Germany is unlikely to meet its climate goals without a “paradigm shift” in policy

Government advisors have cautioned that Germany’s current climate strategy may require a fundamental overhaul if the country is going to meet its targets for the reduction of emissions. During the presentation of the supervisory body’s first overall assessment of climate policy, the chair of the country’s Council of Experts on Climate Change, Hans-Martin Henning, stated that it is “questionable whether future climate goals can be achieved without a paradigm shift on climate policy.” Hans-Martin Henning said this because it is “questionable whether future climate goals can be achieved without a paradigm shift on climate policy.”

The council stated that current rates of emission reduction are nowhere near sufficient to meet Germany’s goal of cutting emissions by at least 65 percent by 2030 compared to levels in 1990, neither in total nor in the various sectors. According to the findings of the analysis, the current expansion rates of solar and wind power, heat pumps, and electric cars are far too low to meet the objectives set by the government. In order to put this paradigm shift into action, the council suggested setting a strict limit on the amount of emissions that are acceptable. This would replace the existing tactic of tackling emissions in only an indirect manner, such as by increasing the usage of renewable energy sources. This strategy would call for the implementation of new policies in order to prevent adverse effects on the economy and society. According to Henning, “Climate policy would then no longer be predominantly an emissions reduction policy, but increasingly an economic and social policy under the new framework which imposes a hard limit on quantities.” This statement was made in light of the fact that “climate policy would then no longer be predominantly an emissions reduction policy.”

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The council made reference to the existing European emissions trading system (ETS), which led to significant reductions in emissions produced by the energy sector. The experts pointed out that although Germany already has a CO2 pricing in place for the buildings and transportation sectors, the scheme does not contain a cap on emissions. If there were no absolute limit placed on emissions, governments would have to place a far greater emphasis on changing people’s behaviors and deconstructing technologies that rely on fossil fuels in order to increase the likelihood of meeting their climate goals. Greenpeace stated in its initial response to the study that the expert council had revealed a “gaping hole” in the toolbox of German climate policy. “The shift toward technologies that produce no emissions cannot be accomplished just via the use of financial incentives. “The German government needs to focus more on removing anything that has caused the climate disaster, without disregarding the faster spread of renewables,” Greenpeace said. The organization added that heating systems that utilize fossil fuels and cars need to be phased out more quickly.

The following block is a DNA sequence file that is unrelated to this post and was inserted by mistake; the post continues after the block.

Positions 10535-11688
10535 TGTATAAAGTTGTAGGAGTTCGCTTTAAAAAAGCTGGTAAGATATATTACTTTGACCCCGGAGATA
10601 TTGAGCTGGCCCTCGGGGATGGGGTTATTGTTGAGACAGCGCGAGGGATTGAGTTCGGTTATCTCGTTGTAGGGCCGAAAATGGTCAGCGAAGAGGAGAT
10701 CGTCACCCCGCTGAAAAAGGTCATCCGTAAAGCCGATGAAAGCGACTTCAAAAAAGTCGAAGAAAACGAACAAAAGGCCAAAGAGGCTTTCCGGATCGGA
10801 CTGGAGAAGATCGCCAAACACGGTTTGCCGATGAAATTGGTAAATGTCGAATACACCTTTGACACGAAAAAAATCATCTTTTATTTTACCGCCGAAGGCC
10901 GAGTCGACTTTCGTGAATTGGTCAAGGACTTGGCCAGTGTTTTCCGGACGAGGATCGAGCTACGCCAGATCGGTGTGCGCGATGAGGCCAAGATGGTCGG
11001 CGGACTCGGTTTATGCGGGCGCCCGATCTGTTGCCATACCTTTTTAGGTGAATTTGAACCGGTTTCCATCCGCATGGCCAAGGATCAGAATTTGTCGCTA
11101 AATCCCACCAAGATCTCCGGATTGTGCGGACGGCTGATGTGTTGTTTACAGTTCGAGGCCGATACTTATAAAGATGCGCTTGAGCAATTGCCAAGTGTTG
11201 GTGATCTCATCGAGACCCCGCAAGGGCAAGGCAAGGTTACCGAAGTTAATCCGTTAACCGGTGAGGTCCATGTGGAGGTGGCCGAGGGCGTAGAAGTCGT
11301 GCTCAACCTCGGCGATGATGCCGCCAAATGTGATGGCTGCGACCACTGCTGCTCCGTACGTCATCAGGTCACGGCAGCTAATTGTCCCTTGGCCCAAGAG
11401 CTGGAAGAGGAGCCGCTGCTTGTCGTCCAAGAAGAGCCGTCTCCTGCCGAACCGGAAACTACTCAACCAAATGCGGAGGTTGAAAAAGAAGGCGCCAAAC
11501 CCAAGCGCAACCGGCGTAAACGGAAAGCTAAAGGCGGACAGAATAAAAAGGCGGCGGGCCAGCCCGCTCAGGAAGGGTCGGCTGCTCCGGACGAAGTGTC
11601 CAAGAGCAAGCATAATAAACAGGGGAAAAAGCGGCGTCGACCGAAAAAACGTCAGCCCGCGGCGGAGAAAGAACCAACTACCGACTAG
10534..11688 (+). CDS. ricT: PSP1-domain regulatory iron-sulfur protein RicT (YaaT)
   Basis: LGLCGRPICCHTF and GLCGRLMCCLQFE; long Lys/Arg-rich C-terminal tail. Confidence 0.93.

Environmental Action Germany (DUH), a non-governmental organization, referred to the report as a “outstanding testament to the full failure” of the climate strategy of the German government. DUH stated that it would file a lawsuit against the government for breaking the laws that are already in place if the government did not respond sufficiently to this “slap in the face.” Separate analyses conducted by the council have already resulted in the rejection of Germany’s proposals to reduce emissions in the building and transportation sectors. The country’s response to the conflict in Ukraine has been to expand its reliance on coal-powered electricity, which will likely lead to a marginal increase in emissions this year.

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